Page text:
UK & World News
Clegg Vows To Block Tory Knife Crime Plan
Liberal Democrat leader Nick Clegg has publicly vetoed a Conservative plan to automatically jail anyone caught in possession of a knife for a second time.
The Deputy Prime Minister insists he will not allow the Government to support "headline-grabbing solutions" in the aftermath of the killing of Leeds schoolteacher Ann Maguire.
He said the scheme was a "step backwards" and could "undermine the role of judges", who, he said, should be given the flexibility to assess each case on its merits.
London's police chief told Sky News he supported minimum mandatory sentences for knife crime.
But writing in the Guardian, Mr Clegg said such a policy would risk turning young people into hardened criminals.
It comes after Conservative Justice Secretary Chris Grayling said offenders caught twice with a knife should automatically receive a six-month prison sentence.
He wants the mandatory sentences included in an amendment to the Criminal Justice and Courts Bill next week.
Mr Clegg wrote in the Guardian: "When someone is caught carrying a knife, we need to do something about it. But six months in prison is not always the right answer.
"Imagine a vulnerable young girl hanging around with members of a gang. She could be forced into carrying a knife by another gang member - it happens a lot.
"When stopped by the police, she doesn't mention that she was forced to carry the knife, fearing retribution from the gang.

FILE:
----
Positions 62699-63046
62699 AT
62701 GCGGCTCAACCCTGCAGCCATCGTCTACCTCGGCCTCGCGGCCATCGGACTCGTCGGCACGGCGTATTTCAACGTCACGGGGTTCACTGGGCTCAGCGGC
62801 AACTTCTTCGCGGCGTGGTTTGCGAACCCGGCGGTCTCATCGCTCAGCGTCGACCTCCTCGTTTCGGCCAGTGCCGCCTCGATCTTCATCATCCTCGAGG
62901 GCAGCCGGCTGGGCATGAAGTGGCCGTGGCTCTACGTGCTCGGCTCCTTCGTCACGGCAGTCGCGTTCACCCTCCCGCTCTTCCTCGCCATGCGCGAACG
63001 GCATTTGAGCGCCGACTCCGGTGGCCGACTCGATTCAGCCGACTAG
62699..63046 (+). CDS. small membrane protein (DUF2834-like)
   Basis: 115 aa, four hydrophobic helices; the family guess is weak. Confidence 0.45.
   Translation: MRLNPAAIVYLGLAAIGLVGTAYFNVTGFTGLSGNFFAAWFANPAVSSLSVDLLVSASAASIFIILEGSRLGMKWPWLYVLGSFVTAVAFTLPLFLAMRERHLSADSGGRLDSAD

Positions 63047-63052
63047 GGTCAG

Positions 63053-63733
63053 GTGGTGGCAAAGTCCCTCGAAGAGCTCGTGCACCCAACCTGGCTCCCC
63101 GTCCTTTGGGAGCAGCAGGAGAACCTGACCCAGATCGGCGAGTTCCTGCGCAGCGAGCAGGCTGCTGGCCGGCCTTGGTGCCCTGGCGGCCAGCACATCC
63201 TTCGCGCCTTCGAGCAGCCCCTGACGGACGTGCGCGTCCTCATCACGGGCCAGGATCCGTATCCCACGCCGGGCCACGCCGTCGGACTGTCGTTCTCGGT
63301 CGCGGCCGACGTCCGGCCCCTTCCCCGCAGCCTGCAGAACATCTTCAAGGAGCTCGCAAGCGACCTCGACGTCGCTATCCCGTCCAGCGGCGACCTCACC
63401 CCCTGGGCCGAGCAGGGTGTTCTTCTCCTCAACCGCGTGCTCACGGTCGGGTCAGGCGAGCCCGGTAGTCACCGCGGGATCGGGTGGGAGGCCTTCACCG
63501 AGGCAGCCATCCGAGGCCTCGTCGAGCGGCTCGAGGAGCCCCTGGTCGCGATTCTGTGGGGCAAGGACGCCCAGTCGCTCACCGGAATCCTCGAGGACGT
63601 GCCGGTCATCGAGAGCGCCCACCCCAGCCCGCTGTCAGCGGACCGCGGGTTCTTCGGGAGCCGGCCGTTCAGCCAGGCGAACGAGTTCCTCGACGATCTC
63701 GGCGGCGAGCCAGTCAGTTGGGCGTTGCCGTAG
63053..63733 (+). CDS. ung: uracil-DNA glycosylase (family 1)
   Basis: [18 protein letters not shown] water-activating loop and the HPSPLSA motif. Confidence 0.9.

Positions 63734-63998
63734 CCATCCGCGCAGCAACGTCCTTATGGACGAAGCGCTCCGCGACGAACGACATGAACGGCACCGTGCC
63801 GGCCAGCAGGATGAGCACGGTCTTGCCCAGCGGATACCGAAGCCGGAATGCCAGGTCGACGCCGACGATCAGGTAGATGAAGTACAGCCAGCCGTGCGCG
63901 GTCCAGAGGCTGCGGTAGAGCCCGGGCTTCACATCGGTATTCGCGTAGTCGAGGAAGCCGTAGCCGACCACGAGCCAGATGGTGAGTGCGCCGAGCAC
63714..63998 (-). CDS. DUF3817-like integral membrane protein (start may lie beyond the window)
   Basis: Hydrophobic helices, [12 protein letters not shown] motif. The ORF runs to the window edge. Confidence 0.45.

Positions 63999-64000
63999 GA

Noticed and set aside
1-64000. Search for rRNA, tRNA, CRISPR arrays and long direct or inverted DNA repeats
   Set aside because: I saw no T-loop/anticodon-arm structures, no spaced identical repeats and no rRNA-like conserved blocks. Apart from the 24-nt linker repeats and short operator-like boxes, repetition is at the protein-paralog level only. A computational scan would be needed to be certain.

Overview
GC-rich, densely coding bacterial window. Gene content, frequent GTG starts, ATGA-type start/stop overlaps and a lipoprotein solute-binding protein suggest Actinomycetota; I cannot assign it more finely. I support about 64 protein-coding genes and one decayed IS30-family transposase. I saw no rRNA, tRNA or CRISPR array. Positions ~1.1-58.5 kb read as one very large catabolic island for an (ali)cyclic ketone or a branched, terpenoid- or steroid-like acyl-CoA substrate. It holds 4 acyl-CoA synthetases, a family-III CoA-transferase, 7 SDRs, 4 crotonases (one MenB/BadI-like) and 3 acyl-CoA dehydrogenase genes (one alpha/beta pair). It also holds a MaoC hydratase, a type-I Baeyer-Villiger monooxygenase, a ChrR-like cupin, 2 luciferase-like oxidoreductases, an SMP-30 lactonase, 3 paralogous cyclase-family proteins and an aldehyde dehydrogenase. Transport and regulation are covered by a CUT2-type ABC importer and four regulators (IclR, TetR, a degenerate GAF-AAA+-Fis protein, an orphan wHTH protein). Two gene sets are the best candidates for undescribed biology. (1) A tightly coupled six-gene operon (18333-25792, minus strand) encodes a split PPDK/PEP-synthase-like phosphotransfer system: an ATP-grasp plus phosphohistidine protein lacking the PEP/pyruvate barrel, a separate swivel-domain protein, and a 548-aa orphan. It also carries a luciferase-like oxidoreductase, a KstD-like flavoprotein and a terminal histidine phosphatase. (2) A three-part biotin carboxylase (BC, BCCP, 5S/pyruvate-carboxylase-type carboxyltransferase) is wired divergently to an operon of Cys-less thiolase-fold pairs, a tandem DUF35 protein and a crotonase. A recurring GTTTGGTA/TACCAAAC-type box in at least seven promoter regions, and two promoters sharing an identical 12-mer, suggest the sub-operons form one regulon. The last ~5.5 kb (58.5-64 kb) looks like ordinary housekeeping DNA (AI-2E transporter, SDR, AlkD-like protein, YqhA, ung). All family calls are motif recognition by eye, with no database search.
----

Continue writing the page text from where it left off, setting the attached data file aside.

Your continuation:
"Putting someone like that into prison could push them into the arms of hardened criminals, and let the gang leaders off the hook. Instead of prison, we need to divert vulnerable young people away from gang culture."
He said decisions on sentencing should be left to judges.
"This is why I believe this proposed law would be a step backwards," he writes.
"It would undermine the Government's progress in establishing a rehabilitation revolution and reducing crime. We need to treat knife crime very seriously by letting judges choose the sentence to fit the crime.
"Turning the young offenders of today into the hardened criminals of tomorrow is not the answer."
England and Wales' most senior judge, Lord Chief Justice Lord Thomas, has also called for an urgent review of sentencing for youths carrying knives, saying it was a "major problem" among 12 to 14-year-olds.
Metropolitan Police Commissioner Sir Bernard Hogan-Howe told Sky News: "I still think there are too many people carrying knives.
"So I support the idea of a minimum sentence. It sends a very clear message to people who carry knives: Don't carry them.
"It's the casual carrying of knives that eventually may lead to a murder."
And Labour leader Ed Miliband told Sky News he did not agree with Mr Clegg on the issue.
"I do think we need to see tougher penalties on knife crime," he said.
"I think that's what the public believe and I think we need to send a strong signal about the unacceptability of knife crime. That's why we're sympathetic to the idea that after being convicted of a second offence, there should be a mandatory minimum sentence."